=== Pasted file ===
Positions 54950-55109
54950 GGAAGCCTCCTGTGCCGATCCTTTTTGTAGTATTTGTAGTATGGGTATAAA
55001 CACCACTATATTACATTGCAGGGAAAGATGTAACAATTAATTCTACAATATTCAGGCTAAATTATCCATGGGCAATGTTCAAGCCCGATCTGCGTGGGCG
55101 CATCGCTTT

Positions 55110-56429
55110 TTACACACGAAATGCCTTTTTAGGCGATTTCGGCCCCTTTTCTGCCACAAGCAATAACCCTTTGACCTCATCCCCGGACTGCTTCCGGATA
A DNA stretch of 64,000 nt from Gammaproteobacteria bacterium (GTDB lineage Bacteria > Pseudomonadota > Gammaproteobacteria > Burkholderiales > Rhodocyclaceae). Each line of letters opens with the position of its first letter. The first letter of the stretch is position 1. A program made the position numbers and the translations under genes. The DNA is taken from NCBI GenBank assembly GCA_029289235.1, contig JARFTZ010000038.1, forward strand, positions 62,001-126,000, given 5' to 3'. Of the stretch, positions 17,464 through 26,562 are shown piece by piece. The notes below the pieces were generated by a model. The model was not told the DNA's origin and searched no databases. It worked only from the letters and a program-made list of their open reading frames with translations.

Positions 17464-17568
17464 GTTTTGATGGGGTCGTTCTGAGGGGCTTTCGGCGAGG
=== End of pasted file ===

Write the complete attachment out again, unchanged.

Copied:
Positions 54950-55109
54950 GGAAGCCTCCTGTGCCGATCCTTTTTGTAGTATTTGTAGTATGGGTATAAA
55001 CACCACTATATTACATTGCAGGGAAAGATGTAACAATTAATTCTACAATATTCAGGCTAAATTATCCATGGGCAATGTTCAAGCCCGATCTGCGTGGGCG
55101 CATCGCTTT

Positions 55110-56429
55110 TTACACACGAAATGCCTTTTTAGGCGATTTCGGCCCCTTTTCTGCCACAAGCAATAACCCTTTGACCTCATCCCCGGACTGCTTCCGGATA
A DNA stretch of 64,000 nt from Gammaproteobacteria bacterium (GTDB lineage Bacteria > Pseudomonadota > Gammaproteobacteria > Burkholderiales > Rhodocyclaceae). Each line of letters opens with the position of its first letter. The first letter of the stretch is position 1. A program made the position numbers and the translations under genes. The DNA is taken from NCBI GenBank assembly GCA_029289235.1, contig JARFTZ010000038.1, forward strand, positions 62,001-126,000, given 5' to 3'. Of the stretch, positions 17,464 through 26,562 are shown piece by piece. The notes below the pieces were generated by a model. The model was not told the DNA's origin and searched no databases. It worked only from the letters and a program-made list of their open reading frames with translations.

Positions 17464-17568
17464 GTTTTGATGGGGTCGTTCTGAGGGGCTTTCGGCGAGG